"Mr. Poshard argues that he was a ‘novice’ in his field and therefore ‘did not want to assert his own voice.’ In addition, the president of the university says he received no training on the meaning of plagiarism."

I think Poshard should step down because he obviously plagiarized part of a huge project to receive his degree. Presidents of universities should be the pinnacle of academic standards, and not taking action when the college’s president is found to have plagiarized sends an awful message to the students. Even if the dissertation was turned in 23 years ago, it really shouldn’t matter. He plagiarized and should be punished for it.

Wednesday, October 10, 2007

Collegian editor will stay at post

J. David McSwane, the editor in chief of the Rocky Mountain Collegian who approved the controversial editorial I wrote about Sept. 27 will be keeping his job, The New York Times reported Monday.

After McSwane and his staff ran the four letter editorial, “Taser this. F--- Bush,” in extra large font, some were immediately calling for him to resign, while the newspaper also lost a substantial amount of money in advertising. McSwane said he wouldn’t resign and is proud to head a paper that respects First Amendment rights.

I’m glad to hear that McSwane isn’t going to be fired. Like I noted before, I think what he and his staff did was an immature way to get their point across, but that they should still have the right to publishing an editorial such as the one they did.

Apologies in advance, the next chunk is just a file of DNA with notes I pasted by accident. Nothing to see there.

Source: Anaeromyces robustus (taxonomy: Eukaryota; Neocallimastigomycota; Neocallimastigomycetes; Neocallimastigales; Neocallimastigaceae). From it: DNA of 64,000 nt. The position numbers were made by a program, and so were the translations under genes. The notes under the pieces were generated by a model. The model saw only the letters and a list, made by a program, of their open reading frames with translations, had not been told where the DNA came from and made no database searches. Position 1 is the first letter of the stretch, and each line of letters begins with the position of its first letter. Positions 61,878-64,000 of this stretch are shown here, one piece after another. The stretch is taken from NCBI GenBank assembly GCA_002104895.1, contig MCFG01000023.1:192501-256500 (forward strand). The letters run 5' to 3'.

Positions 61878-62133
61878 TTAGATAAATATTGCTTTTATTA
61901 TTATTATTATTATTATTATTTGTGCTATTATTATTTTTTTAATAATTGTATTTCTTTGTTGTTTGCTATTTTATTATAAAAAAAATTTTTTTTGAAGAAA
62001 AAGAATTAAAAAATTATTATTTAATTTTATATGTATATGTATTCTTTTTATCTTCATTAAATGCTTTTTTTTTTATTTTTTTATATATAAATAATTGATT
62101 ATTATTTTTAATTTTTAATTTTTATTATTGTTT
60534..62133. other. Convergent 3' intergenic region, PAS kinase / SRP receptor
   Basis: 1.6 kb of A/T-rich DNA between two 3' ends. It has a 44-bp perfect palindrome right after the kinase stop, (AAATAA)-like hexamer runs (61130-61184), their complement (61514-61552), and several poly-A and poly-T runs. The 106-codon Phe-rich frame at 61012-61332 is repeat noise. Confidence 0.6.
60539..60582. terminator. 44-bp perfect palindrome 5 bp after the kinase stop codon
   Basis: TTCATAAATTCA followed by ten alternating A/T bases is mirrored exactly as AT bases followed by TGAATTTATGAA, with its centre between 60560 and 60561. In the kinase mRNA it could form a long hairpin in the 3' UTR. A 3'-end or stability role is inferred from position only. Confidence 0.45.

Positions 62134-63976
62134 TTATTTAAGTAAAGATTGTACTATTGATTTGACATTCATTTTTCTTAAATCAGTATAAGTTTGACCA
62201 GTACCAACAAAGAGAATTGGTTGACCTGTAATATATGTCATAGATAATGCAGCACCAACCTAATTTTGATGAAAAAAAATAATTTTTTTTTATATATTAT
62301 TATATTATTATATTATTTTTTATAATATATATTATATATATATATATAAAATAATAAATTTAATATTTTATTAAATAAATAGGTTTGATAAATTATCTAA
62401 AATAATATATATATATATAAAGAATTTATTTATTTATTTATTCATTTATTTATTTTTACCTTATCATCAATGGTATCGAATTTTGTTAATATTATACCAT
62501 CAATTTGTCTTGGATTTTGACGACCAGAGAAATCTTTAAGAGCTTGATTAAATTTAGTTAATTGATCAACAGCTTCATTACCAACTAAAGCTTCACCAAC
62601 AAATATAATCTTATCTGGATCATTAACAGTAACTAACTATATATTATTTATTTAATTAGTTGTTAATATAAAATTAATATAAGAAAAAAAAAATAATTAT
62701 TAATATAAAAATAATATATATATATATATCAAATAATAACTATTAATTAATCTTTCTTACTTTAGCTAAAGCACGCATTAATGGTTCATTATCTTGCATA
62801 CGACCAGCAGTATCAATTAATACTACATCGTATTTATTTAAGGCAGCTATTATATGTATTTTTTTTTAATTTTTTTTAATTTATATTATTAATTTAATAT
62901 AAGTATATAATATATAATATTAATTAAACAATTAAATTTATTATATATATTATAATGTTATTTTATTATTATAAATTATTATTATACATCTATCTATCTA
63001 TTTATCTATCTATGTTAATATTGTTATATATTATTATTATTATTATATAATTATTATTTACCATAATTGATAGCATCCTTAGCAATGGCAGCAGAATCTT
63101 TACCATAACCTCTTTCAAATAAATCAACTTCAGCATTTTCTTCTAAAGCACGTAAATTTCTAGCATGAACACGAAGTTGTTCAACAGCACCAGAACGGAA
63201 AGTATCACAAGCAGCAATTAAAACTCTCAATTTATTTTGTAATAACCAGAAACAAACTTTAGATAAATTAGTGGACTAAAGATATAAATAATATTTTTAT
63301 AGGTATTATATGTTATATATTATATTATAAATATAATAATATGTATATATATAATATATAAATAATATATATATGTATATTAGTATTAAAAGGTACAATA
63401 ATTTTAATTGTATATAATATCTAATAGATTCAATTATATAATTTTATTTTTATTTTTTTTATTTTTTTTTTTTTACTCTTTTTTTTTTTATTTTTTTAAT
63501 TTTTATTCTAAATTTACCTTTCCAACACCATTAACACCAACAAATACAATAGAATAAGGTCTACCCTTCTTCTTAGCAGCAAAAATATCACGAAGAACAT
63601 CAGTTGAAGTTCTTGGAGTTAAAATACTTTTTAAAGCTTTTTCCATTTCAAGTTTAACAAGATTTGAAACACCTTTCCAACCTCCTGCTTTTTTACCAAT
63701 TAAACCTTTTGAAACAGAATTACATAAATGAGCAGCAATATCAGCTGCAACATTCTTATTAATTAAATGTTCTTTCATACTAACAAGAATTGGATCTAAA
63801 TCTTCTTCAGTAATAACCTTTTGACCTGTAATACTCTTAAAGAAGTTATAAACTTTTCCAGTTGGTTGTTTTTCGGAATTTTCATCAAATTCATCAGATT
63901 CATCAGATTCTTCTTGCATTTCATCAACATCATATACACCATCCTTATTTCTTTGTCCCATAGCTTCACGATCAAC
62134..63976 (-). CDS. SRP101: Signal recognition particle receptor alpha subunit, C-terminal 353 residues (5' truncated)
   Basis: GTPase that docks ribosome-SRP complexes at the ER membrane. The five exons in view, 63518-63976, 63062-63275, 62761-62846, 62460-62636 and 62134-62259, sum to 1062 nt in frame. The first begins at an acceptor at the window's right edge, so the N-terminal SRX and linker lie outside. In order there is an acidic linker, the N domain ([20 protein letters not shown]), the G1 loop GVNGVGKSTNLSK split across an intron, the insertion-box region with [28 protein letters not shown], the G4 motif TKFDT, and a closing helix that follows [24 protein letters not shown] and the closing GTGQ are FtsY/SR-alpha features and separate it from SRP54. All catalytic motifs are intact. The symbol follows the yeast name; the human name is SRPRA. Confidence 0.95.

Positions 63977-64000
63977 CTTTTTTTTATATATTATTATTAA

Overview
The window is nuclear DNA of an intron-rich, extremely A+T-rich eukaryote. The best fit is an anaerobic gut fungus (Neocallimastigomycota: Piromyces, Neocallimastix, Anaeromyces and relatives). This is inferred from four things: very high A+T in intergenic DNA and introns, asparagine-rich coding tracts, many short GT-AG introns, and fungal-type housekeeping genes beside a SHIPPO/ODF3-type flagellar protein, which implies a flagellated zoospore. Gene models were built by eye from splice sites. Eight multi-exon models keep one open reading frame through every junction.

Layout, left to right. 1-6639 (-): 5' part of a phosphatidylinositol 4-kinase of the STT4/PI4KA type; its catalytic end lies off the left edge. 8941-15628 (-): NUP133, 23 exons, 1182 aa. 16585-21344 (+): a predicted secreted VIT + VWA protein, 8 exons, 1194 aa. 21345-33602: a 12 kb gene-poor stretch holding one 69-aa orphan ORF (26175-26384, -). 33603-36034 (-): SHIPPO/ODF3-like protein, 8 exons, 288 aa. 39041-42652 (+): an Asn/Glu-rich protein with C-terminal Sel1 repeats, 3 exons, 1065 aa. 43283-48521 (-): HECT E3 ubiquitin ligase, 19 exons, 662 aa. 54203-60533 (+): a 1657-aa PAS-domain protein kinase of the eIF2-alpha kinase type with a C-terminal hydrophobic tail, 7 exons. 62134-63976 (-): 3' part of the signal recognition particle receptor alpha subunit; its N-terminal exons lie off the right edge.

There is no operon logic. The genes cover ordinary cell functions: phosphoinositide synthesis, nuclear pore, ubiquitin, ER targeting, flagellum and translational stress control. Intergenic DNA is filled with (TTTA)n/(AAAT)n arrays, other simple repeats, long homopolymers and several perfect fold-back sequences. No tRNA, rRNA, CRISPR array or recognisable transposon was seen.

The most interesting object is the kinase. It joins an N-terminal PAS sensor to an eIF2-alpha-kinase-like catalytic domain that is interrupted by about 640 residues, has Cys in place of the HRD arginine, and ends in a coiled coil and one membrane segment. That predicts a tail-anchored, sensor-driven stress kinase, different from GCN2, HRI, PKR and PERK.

I liked this quote from Collegian writer, Aaron Hedge, who was assigned to cover the controversy, summing up how the staff felt during the last two weeks:

“The staff was unsure whether or not they would keep their leader, so when we had support we were on top of the world, and when we were chastised we felt like we were walking through a vat of peanut butter. There was no calm medium.”

The Chronicle of Higher Education news blog

I’m particularly fond of the Chronicle of Higher Education news blog, where I get many of the ideas for my blog posts. I wouldn’t call this a “traditional blog,” as it includes posts from more than one writer every day.

The bloggers post about five to 10 stories a day about news in higher education from around the country and sometimes from around the world. The site is updated with new posts throughout the day, featuring a wide range of topics. For instance, today there is a post about Latin American students flocking to Australia for a college education, and also a post about how the Pennsylvania State System of Higher Education voted to approve a new contract agreement with the state.

Some of the posts are written from a strictly news point of view like this one on consumer groups trying to get colleges to curb credit-card marketing. Some also have a bit of opinion or humor injected into them, like this post on a group of students who hung up posters saying they hate Muslims in an attempt, they claim, to expose “Islamophobic racism.”